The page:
The pressures are not only coming from the United States. Companies are increasingly facing a complicated global patchwork of export restrictions and data storage laws, including in the European Union. Chinese leaders have begun pursuing “wolf warrior” diplomacy, in which they are trying to teach other countries to think twice before crossing China, said Jim McGregor, chairman of APCO Worldwide’s greater China region.
He said his company was telling clients to “try to comply with everybody, but don’t make a lot of noise about it — because if you’re noisy about complying in one country, the other country will come after you.”
Some companies are responding by moving sensitive activities — like research that could trigger China’s anti-sanctions law, or audits of Xinjiang operations — out of China, said Isaac Stone Fish, the chief executive of Strategy Risks, a consultancy.
Others, like Cisco, have scaled back their operations. Some have left China entirely, though usually not on terms they would choose. For example, Micron Technology, a chip-maker that has been a victim of intellectual property theft in China, is closing down a chip design team in Shanghai after competitors poached its employees.
“Some companies are taking a step back and realizing that this is perhaps more trouble than it’s worth,” Mr. Stone Fish said.
But many companies insist that they can’t be forced to choose between two of the world’s largest markets. Tesla, which counts China as one of its largest markets, opened a showroom in Xinjiang last month.
“We can’t leave China, because China represents in some industries up to 50 percent of global demand and we have intense, deep supply and sales relationships,” said Craig Allen, the president of the U.S.-China Business Council.
Companies see China as a foothold to serve Asia, Mr. Allen said, and China’s $17 trillion economy still presents “some of the best growth prospects anywhere.”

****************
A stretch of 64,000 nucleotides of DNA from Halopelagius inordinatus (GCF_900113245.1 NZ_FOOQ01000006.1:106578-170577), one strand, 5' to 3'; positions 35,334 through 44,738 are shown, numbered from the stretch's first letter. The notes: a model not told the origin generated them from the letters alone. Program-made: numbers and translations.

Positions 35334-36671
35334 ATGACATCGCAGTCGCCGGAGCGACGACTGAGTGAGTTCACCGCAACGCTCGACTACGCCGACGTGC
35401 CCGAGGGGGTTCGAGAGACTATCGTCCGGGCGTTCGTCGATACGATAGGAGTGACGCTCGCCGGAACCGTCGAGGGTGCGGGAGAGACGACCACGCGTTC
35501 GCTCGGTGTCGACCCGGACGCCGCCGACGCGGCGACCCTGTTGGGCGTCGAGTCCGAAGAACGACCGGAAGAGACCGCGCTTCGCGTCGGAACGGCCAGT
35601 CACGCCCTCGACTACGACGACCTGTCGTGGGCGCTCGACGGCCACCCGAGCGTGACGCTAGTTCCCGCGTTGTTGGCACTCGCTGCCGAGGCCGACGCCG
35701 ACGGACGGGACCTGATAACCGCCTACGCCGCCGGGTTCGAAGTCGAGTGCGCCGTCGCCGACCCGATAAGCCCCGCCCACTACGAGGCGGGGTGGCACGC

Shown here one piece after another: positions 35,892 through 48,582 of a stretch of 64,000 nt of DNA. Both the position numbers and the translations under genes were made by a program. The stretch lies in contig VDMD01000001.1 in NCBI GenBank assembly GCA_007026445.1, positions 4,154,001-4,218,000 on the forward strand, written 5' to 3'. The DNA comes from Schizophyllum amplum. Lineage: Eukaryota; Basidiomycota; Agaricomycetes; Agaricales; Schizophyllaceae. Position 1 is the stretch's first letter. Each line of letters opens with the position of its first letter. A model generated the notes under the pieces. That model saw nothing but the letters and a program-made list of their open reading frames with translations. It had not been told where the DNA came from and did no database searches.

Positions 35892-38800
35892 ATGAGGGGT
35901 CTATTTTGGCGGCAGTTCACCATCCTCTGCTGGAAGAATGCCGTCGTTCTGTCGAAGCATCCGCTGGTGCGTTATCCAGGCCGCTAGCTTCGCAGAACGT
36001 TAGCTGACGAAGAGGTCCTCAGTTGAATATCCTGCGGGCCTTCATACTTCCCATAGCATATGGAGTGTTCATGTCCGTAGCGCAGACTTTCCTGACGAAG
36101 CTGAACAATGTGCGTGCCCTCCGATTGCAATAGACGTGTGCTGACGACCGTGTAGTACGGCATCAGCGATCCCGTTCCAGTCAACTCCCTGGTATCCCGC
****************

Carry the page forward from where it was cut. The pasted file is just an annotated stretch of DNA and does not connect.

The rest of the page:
“Very few companies are leaving China, but all are feeling that it’s risk up and that they need to be very careful so as to meet their legal obligations in both markets,” he said.
American politicians of both parties are increasingly bent on forcing companies to pick a side.
“To me, it’s completely appropriate to make these companies choose,” said Representative Michael Waltz, a Florida Republican who proposed the bill that would have prevented Olympic sponsors from doing business with the U.S. government.
Mr. Waltz said participation in the Beijing Olympics sent a signal that the West was willing to turn a blind eye to Chinese atrocities for short-term profits.
The amendment was ultimately cut out of a defense-spending bill last year after active and aggressive lobbying by Procter & Gamble, Coca-Cola, Intel, NBC, the U.S. Chamber of Commerce and others, Mr. Waltz said.
Procter & Gamble’s lobbying disclosures show that, between April and December, it spent more than $2.4 million on in-house and outside lobbyists to try to sway Congress on a range of tax and trade issues, including the Beijing Winter Olympics Sponsor Accountability Act.
Lobbying disclosures for Coca-Cola, Airbnb and Comcast, the parent company of NBC, also indicate the companies lobbied on issues related to the Olympics or “sports programming” last year.
Procter & Gamble and Intel declined to comment. Coca-Cola said it had explained to lawmakers that the legislation would hurt American military families and businesses. NBC and the Chamber of Commerce did not respond to requests for comment.
Many companies have argued they are sponsoring this year’s Games to show support for the athletes, not China’s system of government.
In a July congressional hearing, where executives from Coca-Cola, Intel, Visa and Airbnb were also grilled about their sponsorship, Mr. Mulvaney said Procter & Gamble was using its partnership to encourage the International Olympic Committee to incorporate human rights principles into its oversight of the Games.
“Corporate sponsors are being a bit unfairly maligned here,” Anna Ashton, a senior fellow at the Asia Society Policy Institute, said in an event hosted by the Center for Strategic and International Studies, a Washington think tank.
Companies had signed contracts to support multiple iterations of the Games, and had no say over the host location, she said. And the funding they provide goes to support the Olympics and the athletes, not the Chinese government.
“Sponsorship has hardly been an opportunity for companies this time around,” she said.